Parent stressing over COVID-19 drawing

Social distancing because of Coronavirus (COVID-19) is the best thing we can do right now to decrease the risk of spreading the virus in our communities. But social distancing and self-isolation can be really stressful. The CDC says the following people may respond more strongly to the stress of a crisis such as this:

  • Older people and people with chronic diseases that put them at higher risk
  • Children and teens
  • People who are helping with the response to COVID-19, like doctors and other health care providers or first responders
  • People who have mental health conditions, including substance abuse

Even if you don’t fall into one of those categories, being cooped up in your house isn’t always easy. We have some recommendations for lowering your stress during this time of uncertainty.

Do virtual meetups or playdates.

Use whatever technology you have available (Skype, Zoom, FaceTime, etc.) to virtually meet up with those you love. If your kids are missing their friends from school or best friend from down the block, work with parents to arrange virtual playdates.

If communicating this way isn’t your thing, become pen pals with people. Most people love getting letters in the mail and the anticipation of the return letter will help pass the time.

Make “me” time.

“Me” time is important for everyone in your home to practice. Set aside time every day for your kids to do something for themselves or have quiet time in their rooms, and during this time, treat yourself to something that will help you relax.

Do 30 minutes of yoga, eat your favorite snack without having to share with your kids, or watch a new episode of a TV show—whatever it is that will help you unwind.

Cut yourself (and your kids) some slack.

When schedules and routines are turned upside down, everyone is off their game. You and your kids may feel cranky or frustrated, and there might be more crying than usual. 

Remind yourself that some days are going to be harder than others, and don’t dwell on the things you could have gotten done or should have done differently. Instead, try to focus on the more positive moments throughout your day. 

Go outside when possible.

Social distancing doesn’t require you to stay in your home 24 hours per day. If the weather is nice, get outside and play! Or just read a book on your porch while your kids play. Either way, your whole family will benefit from busting out of your home and burning some energy.

Limit your time on social media and watching the news.

This can be tough for some people because scrolling through social media is often seen as a way of relaxing. But the constant exposure to the worries over COVID-19 can be harmful.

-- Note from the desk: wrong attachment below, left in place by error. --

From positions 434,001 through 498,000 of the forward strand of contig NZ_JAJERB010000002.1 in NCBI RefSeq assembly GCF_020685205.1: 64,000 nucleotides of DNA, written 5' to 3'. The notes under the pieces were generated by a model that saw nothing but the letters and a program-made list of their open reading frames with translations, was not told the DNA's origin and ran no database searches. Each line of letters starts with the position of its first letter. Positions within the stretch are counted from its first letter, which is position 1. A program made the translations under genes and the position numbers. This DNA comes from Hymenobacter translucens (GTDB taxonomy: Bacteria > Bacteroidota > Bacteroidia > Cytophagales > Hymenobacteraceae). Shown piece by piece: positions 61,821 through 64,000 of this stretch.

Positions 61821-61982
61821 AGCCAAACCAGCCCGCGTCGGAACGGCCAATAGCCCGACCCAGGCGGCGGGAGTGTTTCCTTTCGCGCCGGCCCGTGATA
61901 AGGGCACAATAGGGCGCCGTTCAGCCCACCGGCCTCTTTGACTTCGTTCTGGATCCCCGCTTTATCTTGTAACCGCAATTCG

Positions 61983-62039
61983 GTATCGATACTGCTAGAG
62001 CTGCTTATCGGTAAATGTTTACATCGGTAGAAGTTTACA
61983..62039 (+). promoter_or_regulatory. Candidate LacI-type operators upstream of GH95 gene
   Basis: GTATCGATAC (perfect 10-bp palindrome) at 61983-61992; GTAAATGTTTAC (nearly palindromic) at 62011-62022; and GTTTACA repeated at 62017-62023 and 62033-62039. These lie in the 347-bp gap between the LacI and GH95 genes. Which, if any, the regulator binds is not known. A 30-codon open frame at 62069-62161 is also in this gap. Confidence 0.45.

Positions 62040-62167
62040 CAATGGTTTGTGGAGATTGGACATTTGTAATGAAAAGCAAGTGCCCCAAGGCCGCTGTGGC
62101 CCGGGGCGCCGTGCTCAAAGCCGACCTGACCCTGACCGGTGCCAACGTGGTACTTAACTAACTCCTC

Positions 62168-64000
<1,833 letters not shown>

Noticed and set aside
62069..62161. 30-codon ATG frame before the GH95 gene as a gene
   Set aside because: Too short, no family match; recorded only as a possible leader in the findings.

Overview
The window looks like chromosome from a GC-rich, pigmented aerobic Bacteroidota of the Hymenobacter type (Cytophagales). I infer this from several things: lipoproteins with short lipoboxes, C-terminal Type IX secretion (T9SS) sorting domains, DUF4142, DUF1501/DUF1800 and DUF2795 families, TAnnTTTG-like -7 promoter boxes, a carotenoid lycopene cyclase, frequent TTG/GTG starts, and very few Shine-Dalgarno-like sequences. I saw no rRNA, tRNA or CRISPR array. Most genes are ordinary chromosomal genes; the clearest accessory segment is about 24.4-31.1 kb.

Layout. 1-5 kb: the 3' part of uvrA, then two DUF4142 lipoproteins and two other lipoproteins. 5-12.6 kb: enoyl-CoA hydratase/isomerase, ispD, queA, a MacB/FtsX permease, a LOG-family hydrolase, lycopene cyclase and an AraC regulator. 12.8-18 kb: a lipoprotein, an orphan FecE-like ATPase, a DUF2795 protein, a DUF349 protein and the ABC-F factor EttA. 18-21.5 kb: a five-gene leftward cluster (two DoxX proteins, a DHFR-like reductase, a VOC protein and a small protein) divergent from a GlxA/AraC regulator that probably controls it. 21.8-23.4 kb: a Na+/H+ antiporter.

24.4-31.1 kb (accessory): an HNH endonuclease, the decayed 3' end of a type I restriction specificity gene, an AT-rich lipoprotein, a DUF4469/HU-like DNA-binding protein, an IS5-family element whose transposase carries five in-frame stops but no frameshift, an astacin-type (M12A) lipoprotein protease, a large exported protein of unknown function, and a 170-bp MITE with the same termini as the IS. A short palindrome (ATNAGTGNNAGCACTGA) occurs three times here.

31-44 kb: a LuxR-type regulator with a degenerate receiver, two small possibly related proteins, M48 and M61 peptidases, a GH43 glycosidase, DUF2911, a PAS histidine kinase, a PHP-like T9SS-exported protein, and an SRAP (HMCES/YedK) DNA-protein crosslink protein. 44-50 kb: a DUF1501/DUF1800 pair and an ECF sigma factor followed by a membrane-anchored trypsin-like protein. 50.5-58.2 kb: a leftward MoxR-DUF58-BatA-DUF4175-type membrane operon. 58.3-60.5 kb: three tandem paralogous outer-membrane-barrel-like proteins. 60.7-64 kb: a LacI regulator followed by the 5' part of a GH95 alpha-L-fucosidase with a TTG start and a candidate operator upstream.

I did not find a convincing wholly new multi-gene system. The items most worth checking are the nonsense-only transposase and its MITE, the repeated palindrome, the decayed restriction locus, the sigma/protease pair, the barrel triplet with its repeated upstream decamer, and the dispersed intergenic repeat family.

Put a limit on how long you will spend on social media and how much of the news you’ll watch each day. Consider doing the same thing for your children. Their exposure to the news of COVID-19 can cause fear, worry, and stress, which can lead to irritability or acting out, unhealthy eating and sleep habits, excessive sadness, and difficulty with attention and concentration.

Check in with yourself and your partner about how you’re handling the stress as a parent.

It can be helpful to take a step back and evaluate how you’re handling the stress of COVID-19 and social distancing. Getting your partner’s feedback about whether you’re losing your cool often, raising your voice more than normal, or generally not acting like yourself is also helpful. Keeping open and honest communication is vital during this time.

If you find that the stress and worry of the situation is causing more irritation or anger with your child than usual, remind yourself of the following:

  • Everyone in your family is experiencing some level of stress right now. No one is behaving as they would normally. If your child is acting up more than normal, try to figure out if there’s an underlying reason.
  • Recognize that feelings of loneliness, boredom, fear, and anxiety are normal reactions to a stressful situation like this. You may need a time out yourself. Leave the room your kids are in for a few minutes, give yourself quiet time, or reach out to friends, family, or mental health professionals when you need a little extra help.
  • Make sure any discipline tactics you’re using are fair and consistent. Discipline is more effective when parents know how to set and enforce limits, and when expected behaviors and punishments are based on their child’s age and level of development. Ultimately, you should teach your child how you would like them to act in the future. 
  • Communicate with your child about how you’re feeling. If you react in a way you wouldn’t normally, explain to them that you are struggling with sadness, frustration, or stress, and talk about how this situation is making you both feel.

Keep your routine (as much as possible).

With kids being out of school, and parents being out of work or working from home, routines are basically thrown out the window. But you can keep your family’s morning, mealtime, and bedtime routines consistent. This will give your kids a sense of consistency, and it will help you too. 

Plan activities to pass the time.

Doing puzzles, taking classes online, or playing outside are all great ways to spend time during isolation. This is a great time to review old “Bill Nye the Science Guy” videos with your kids and recreate some of his experiments together!
If you usually get together with other families to play board games, cards, or watch movies, plan to still do those activities virtually. It might feel a bit odd at first, but it will help keep vital connections with others and help keep your mind busy.

This can be a stressful time for adults and children, but by tempering expectations of yourself and your kids, and finding ways to pass the time, you can get through this. If you find yourself struggling to cope with COVID-19 or social distancing, here are some helpful resources: